Health

Ebola Attacking a Cell

Snapshot from a scanning electron microscope.

By Ernie MastroianniMar 12, 2019 12:00 PM
Ebola Vero Cell - National Institute of Allergy and Infectious Diseases
(Credit: National Institute of Allergy and Infectious Diseases)

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Green-colored strands of Ebola virus swarm a blue Vero cell in this color-enhanced image from a scanning electron microscope. One of the most common mammalian cell lines used in virology research, Vero cells ultimately come from African green monkey kidney cells developed in 1962. Today, international research groups are using the cells to develop a vaccine against the virus. More than 11,000 people with Ebola died during the 2014–2016 outbreak in West Africa; a clinical vaccine trial in the Democratic Republic of Congo, announced in November, is underway.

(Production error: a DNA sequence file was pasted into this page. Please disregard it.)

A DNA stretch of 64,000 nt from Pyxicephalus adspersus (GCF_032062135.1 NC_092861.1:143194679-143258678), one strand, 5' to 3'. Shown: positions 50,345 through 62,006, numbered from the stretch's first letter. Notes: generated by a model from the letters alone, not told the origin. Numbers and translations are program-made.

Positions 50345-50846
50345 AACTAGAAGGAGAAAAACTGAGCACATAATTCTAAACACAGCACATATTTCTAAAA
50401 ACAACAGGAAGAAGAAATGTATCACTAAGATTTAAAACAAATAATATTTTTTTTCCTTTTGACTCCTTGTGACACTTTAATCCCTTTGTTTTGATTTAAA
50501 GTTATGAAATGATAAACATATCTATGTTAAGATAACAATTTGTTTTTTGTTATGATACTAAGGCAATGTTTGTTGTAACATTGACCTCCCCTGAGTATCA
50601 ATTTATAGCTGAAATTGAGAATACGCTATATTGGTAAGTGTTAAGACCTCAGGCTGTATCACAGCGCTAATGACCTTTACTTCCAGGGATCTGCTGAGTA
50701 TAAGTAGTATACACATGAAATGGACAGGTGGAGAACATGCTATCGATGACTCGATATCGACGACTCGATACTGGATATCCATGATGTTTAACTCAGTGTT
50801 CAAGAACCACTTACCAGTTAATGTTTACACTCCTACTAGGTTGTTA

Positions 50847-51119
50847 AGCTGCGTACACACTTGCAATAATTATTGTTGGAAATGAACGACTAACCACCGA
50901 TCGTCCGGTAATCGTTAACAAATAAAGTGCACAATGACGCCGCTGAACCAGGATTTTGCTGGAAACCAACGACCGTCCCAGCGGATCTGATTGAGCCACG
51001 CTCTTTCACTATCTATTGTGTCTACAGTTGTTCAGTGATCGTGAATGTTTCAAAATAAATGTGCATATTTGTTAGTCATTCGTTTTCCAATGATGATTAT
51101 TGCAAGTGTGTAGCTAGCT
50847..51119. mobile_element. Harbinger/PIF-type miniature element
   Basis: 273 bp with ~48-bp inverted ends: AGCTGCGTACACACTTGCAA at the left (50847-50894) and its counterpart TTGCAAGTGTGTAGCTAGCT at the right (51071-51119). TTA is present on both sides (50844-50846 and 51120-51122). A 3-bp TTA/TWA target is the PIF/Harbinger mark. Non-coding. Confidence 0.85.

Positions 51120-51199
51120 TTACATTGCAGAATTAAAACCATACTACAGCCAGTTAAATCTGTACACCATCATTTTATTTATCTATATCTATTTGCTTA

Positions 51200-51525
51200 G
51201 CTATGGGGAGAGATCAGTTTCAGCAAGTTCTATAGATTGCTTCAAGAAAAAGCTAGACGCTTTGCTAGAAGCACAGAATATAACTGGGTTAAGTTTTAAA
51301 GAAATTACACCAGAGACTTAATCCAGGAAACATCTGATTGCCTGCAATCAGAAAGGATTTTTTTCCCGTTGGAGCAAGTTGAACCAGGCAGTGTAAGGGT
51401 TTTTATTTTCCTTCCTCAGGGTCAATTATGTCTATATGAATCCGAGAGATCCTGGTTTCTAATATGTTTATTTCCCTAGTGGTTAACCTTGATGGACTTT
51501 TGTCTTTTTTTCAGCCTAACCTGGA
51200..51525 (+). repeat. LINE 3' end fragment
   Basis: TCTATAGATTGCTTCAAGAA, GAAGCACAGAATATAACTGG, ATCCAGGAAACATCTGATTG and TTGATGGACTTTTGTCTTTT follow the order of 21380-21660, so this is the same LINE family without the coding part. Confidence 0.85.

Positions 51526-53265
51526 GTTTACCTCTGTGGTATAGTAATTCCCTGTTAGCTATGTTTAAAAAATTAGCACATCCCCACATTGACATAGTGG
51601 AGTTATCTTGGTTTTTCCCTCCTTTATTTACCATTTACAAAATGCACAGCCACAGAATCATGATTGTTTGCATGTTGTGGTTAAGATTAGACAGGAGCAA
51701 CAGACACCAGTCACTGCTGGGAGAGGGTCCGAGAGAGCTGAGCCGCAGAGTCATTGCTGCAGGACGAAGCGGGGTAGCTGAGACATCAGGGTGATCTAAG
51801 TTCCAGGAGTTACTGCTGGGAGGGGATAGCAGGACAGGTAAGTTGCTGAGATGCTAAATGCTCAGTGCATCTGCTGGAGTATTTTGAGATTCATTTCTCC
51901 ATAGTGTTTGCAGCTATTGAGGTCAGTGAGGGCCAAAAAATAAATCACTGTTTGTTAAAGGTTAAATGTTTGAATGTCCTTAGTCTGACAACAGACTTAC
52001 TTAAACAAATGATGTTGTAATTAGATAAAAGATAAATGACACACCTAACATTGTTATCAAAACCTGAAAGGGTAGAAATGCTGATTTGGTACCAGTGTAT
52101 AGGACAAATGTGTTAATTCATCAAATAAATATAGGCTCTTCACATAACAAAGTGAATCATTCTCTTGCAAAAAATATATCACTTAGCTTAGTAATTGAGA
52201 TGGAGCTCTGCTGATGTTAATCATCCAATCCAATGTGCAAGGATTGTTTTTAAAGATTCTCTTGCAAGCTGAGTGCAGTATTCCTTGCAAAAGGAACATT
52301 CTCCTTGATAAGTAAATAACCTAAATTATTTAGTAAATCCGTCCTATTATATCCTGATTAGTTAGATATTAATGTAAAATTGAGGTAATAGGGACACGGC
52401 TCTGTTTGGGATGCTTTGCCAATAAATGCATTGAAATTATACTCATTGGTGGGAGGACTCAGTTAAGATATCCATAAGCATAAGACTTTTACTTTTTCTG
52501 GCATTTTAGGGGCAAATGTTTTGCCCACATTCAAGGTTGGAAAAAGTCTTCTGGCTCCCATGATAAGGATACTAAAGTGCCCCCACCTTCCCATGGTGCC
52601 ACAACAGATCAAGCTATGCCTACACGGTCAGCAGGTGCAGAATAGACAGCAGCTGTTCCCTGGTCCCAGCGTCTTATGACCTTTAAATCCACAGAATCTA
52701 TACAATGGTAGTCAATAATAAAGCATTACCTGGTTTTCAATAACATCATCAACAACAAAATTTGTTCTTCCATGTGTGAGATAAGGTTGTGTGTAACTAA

[This story originally appeared in print as "Fighting Ebola."]

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